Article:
“those” not Jose

        out of position, not in the


  2. I’m actuallykind of intrequed by the dispersal draft. At the end Chivas were stocking up on young players. Many of them are worth taking a flyer on. Worst case they can’t be worse than Hoppenot and Wheeler.

  3. Really curious to see where Torres goes. Wouldn’t mind having him on the Union.

    And, one guy I missed mention of above is Ethan White. Curtin liked him. Do we think he gets protected? I would guess the Union would rather protect him in that 11th spot than Williams. Unless they thin Williams is the best bench option at back… If, I suppose, they have a legit left back in mind.

    • He might be auto-protected, as he’s still playing under his original home grown player contract.

    • Seems like there are a lot of moving parts on the backline that could influence how they handle the expansion draft. First is the Edu situation. Is he definitely back, and is he committed to being a CB? Then do they have realistic upgrade options at LB? Is Marquez ready to handle being 3rd on the depth chart for the big club next year? Is Williams and/or Gaddis okay with rotating through and not being full time starters? I think Williams should be protected before White (assuming he needs to be at all due to homegrown), but how those other questions play out will influence the decision greatly.

    • I don’t rate White that high. If they protect White over Williams, the Union will regret it.

  4. Great read. It will really be interesting to see what happens with Casey. I still believe he was one of the largest contributors to goals that we had this season. Age/fitness questions aside, he would leave some big shoes to fill if he goes.

    • I think he stays… He Probably knows his career is wraping up and he isn’t going to be getting much larger offer anywhere else. Plus all of his stuff is here.

      • Love Connor, but he was not fit this year, and that is a problem with guys his age. We cannot afford to rest our lead striker in important matches… NYRB match before the Open Cup, which we should have won going away.
        I would also NOT keep Boli the Goalie. His heart is in France, his new baby is in France… he should be in France. Loan him to his hometown team. Sign Zac long term like Gaddis… there should be no question about that. The whole Rais thing was a HUGE ego trip for management. They needed to distract us from the poor field performance this year.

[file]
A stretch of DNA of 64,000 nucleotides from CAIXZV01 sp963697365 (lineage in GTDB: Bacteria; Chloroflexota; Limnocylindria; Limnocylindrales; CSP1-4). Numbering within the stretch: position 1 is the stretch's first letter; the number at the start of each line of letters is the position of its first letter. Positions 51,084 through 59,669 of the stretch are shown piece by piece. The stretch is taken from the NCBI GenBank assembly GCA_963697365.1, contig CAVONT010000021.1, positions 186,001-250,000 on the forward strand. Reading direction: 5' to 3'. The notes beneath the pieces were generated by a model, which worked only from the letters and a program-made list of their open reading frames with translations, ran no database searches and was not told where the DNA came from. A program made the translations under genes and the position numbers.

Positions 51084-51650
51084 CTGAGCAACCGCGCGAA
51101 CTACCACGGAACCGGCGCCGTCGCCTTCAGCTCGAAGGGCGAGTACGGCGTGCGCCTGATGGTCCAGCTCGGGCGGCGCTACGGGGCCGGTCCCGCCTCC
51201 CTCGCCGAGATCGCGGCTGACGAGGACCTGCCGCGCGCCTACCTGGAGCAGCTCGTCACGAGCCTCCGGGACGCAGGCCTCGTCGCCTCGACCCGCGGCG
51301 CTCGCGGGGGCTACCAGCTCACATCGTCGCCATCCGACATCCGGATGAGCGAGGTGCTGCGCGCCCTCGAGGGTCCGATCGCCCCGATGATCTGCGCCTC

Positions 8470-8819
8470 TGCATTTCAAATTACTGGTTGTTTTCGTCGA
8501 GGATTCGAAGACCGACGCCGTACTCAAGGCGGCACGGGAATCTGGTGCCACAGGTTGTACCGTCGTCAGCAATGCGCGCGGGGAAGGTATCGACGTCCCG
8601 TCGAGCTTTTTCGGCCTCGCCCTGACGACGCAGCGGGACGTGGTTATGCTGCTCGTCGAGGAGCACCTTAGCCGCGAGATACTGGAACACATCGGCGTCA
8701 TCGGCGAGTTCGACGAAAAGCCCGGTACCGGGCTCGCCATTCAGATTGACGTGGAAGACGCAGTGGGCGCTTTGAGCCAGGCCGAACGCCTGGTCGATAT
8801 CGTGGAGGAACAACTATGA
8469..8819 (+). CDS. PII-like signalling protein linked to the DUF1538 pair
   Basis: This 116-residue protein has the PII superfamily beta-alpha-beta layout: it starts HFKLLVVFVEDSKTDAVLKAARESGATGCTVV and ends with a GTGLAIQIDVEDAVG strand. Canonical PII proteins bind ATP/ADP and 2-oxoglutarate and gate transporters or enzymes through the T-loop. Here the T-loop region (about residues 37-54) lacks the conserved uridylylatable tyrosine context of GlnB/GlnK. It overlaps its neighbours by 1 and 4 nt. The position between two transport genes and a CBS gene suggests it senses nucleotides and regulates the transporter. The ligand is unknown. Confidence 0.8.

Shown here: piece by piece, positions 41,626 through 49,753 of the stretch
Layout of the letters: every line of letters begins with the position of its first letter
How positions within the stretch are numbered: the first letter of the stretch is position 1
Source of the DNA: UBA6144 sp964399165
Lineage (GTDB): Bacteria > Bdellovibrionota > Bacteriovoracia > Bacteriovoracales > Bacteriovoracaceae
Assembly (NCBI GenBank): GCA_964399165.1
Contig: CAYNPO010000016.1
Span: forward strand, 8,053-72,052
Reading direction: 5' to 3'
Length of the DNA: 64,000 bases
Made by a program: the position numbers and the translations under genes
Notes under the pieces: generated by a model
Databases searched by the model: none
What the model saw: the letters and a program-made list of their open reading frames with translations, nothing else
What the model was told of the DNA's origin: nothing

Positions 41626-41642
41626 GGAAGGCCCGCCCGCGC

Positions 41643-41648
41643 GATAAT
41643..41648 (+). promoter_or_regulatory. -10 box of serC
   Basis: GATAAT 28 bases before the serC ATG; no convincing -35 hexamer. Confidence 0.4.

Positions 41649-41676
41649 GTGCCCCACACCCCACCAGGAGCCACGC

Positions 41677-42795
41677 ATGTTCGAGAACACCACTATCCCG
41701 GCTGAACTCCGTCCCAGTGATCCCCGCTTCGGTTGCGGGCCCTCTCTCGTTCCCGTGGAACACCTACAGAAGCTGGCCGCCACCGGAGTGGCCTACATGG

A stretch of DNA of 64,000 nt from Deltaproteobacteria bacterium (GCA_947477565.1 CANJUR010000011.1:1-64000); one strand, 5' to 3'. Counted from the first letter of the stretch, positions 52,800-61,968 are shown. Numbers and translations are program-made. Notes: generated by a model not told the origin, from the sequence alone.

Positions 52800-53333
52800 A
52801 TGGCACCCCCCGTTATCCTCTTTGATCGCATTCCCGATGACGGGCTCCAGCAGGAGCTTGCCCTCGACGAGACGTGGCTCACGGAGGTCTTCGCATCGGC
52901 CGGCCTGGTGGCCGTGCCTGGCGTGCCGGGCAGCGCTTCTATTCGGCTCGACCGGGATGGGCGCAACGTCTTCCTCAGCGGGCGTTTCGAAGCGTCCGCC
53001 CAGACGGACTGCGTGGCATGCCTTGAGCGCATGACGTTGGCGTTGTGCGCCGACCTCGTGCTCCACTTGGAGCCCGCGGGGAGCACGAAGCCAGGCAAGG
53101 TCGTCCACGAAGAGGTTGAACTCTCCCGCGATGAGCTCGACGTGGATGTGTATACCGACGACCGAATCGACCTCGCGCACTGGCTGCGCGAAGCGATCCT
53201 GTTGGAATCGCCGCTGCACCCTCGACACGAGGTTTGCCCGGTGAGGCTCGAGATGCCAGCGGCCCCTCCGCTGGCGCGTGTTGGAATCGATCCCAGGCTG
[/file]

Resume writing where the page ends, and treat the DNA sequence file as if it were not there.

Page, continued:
• If he takes a paycut to come off the bench late in the game, why not.

  5. John O'Donnell says:

    The only player on Chivas I would really want is Caleb Calvert 6’2″, 160lbs. 18YO. He plays forward and was signed as a Homegrown player at 16 but broke his foot the first year. Form the Chivas player profile page. “In the 2012/2013 U.S Soccer Development Academy regular season, “Rooney,” as he is known among his teammates, became the leading goal scorer in the nation with 22 tallies, which earned the academy product U-15/16 National Player of the Year honors”. Saves you from having to protect Brian Brown and I would imagine he is cap friendly as a Homegrown player.

  6. OneManWolfpack says:

    I have ZERO good feelings that any of these drafts will go well for the Union. I know, that’s Nega-Delphian… But something good needs to happen to snap me out of it.

  7. I am most looking forward to the Stella Artois draft.

  8. What about Donny Toia from Chivas? We still need a LB and he has some experience there.

  9. Unless MBohli has a no-trade clause, I’d consider protecting MacMath and leaving MBohli available. It has nothing to do with who I want or don’t want as my keeper next year, and has everything to do with who I think is more likely to get grabbed in the expansion draft. I would expect the market for MBohli is much lower than the market for MacMath, given age, salary, league experience, etc.

  10. Thanks for explaining all of the stuff that I wanted to know but didn’t know where to go to find it!

  11. Bob the Used Car Salesman. says:

    Protect Zac, expose Rais. Neither of those teams are going to take M’Bolhi. A international spot and a big salary? They will both pass.